Many consumer-product companies invite customers to subscribe to an e-newsletter or offer discount coupons on their websites. Sometimes, a customer is given the opportunity to subscribe to a mailing list when visiting the retailer’s brick-and-mortar stores. These newsletters are an effective way of getting promotional information out to potential customers who have already expressed an interest in the type of product on offer. Consumers may find out, however, that in exchange for news about a company’s products and a few discount coupons, they have forfeited the right to bring a lawsuit against the company. The simple act of clicking “yes” may mean that they have agreed to arbitrate any future disputes with the company.

ArbitrationIn the case of AT&T Mobility LLC v. Concepcion, 563 U.S. 321 (2011), the Supreme Court held that an arbitration clause in a consumer contract could compel arbitration of any dispute on a one-on-one basis, pre-empting state laws that prohibit contracts from compelling consumers to enter into class-wide arbitration. More and more consumer contracts contain boilerplate arbitration clauses. Some companies appear to be willing to go beyond a boilerplate clause. The New York Times reported on April 17, 2014, that General Mills “quietly added language to its website to alert consumers that they give up their right to sue the company if they download coupons, ‘join’ it in online communities like Facebook, enter a company-sponsored sweepstakes or contest or interact with it in a variety of other ways.” The company later issued a clarification, in which it stated that the new arbitration policy would not apply to people who access its Facebook or Twitter accounts. Instead, the policy would apply only to online communities hosted by General Mills. These communities send out regular e-mails containing recipes and coupons to interested consumers.

There are strong federal policies that favor arbitration instead of litigation, even in consumer cases. But courts are not inclined to order arbitration every time it appears in a contract.

Arbitration clauses are contractual, and are subject to scrutiny for unconscionability. In the case of Gandee v. LDL Freedom Enterprises, Inc., 176 Wn. 2d 598, 293 P.3d 1197 (2013), the Washington Supreme Court upheld a trial court’s determination that a mandatory arbitration clause in a debt adjustment contract was unconscionable. The arbitration clause called for arbitration to be conducted in Orange County, California; required the losing party to pay the winner’s expenses, including attorney’s fees; and provided that disputes had to be submitted for arbitration “within 30 days from the disputed date or claim.” All three provisions were held unconscionable. Because the unacceptable terms “permeated” the arbitration agreement, the court held that the arbitration requirement was unenforceable.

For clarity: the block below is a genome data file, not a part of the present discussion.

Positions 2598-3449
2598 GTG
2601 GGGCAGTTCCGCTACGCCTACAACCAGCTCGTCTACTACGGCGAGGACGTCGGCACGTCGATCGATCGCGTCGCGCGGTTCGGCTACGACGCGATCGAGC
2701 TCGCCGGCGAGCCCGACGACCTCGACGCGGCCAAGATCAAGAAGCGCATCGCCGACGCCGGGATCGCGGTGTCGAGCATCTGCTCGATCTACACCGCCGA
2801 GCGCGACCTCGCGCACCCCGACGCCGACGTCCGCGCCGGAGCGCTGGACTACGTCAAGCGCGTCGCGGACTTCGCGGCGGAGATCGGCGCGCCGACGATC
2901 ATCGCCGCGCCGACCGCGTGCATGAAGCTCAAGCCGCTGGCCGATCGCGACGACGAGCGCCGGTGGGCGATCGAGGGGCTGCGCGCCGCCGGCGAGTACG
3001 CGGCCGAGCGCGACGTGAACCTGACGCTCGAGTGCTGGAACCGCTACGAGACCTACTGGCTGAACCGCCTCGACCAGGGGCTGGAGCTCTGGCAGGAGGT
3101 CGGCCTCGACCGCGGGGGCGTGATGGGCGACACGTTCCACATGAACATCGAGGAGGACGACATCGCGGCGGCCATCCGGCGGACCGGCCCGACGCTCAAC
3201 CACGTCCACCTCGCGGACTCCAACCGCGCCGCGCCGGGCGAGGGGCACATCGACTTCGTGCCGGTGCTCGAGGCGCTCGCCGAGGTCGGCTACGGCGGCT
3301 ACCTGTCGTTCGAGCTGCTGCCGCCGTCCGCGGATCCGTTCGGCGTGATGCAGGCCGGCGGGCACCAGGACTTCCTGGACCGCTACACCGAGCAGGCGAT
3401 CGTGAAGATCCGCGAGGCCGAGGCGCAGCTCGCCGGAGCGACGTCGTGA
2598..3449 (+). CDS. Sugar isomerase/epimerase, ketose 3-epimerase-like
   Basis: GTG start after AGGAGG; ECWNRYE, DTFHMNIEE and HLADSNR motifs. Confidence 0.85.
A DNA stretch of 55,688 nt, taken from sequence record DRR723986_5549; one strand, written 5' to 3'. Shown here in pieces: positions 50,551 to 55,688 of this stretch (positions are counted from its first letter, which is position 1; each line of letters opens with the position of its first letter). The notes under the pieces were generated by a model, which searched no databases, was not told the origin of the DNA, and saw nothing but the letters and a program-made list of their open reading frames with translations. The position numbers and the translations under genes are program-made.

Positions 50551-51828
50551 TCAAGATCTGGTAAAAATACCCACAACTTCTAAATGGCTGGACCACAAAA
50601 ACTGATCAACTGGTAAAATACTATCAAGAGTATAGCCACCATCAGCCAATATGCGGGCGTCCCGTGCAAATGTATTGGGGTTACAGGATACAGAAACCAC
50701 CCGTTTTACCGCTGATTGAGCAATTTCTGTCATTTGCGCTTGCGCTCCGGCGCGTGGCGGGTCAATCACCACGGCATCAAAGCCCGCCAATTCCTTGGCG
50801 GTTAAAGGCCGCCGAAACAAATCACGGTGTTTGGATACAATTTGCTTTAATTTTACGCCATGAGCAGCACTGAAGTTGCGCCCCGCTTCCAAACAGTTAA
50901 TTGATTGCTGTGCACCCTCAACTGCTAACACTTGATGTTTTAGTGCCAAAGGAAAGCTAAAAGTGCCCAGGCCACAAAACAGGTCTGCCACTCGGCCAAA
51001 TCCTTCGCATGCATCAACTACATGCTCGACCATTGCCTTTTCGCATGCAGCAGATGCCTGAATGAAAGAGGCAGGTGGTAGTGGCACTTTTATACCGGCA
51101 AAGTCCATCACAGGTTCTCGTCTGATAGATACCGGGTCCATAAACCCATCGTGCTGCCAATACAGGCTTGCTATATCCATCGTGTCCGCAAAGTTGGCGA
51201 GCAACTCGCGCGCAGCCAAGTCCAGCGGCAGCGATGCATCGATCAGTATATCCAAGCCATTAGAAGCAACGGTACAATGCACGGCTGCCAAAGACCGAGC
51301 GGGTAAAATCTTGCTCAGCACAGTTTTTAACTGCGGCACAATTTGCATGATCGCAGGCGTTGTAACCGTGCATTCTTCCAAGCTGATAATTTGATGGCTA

In another recent case, Chavarria v. Ralphs Grocery Co., 733 F.3d 916 (9th Cir. 2013), the U.S. Ninth Circuit Court of Appeals held that an arbitration clause in an employment contract was unconscionable. The arbitration agreement provided that Ralphs would select the arbitrator in employee-initiated proceedings, and the fee-apportionment provisions of the agreement had the effect of pricing employees out of the process. Further, the court noted that Ms. Chavarria was presented with the arbitration agreement on a “take it or leave it” basis as a condition of applying for employment, and she was not shown the terms of the agreement until three weeks after she “agreed” to it.

A claim of unconscionability is not the only hurdle to the enforceability of an arbitration agreement. In Guidotti v. Legal Helpers Debt Resolution, LLC, 716 F.3d 764 (3d Cir. 2013), the Third Circuit held that a motion to compel arbitration will be considered without further proceedings if the pleadings in a case showed that the dispute was subject to an enforceable arbitration clause. If, however, the complaint is unclear about the existence of an arbitration agreement, or if the party opposing arbitration shows facts that cast doubt on the existence of such an agreement, the parties will be entitled to discovery on the issue of arbitrability. If the party who opposes arbitration shows that there is a genuine dispute as to the enforceability of the arbitration clause, the court may then proceed summarily to a trial regarding “the making of the arbitration agreement or the failure, neglect, or refusal to perform” that agreement. The presence of an arbitration agreement, ordinarily intended to avoid the time and expense of litigation, could thus end up stirring up more litigation before the merits of the underlying dispute are resolved.

The arbitration policy announced by General Mills surprised many commentators and consumers. It signaled an unprecedented change to the scope of the policy. Whether that policy will survive a court challenge remains to be seen.


On April 19, General Mills announced that it was reversing its decision, stating that “the arbitration provisions are void, and that they are not, and never have been, of any legal effect.” In its statement, General Mills stated that it “never imagined” the reaction that the arbitration terms generated.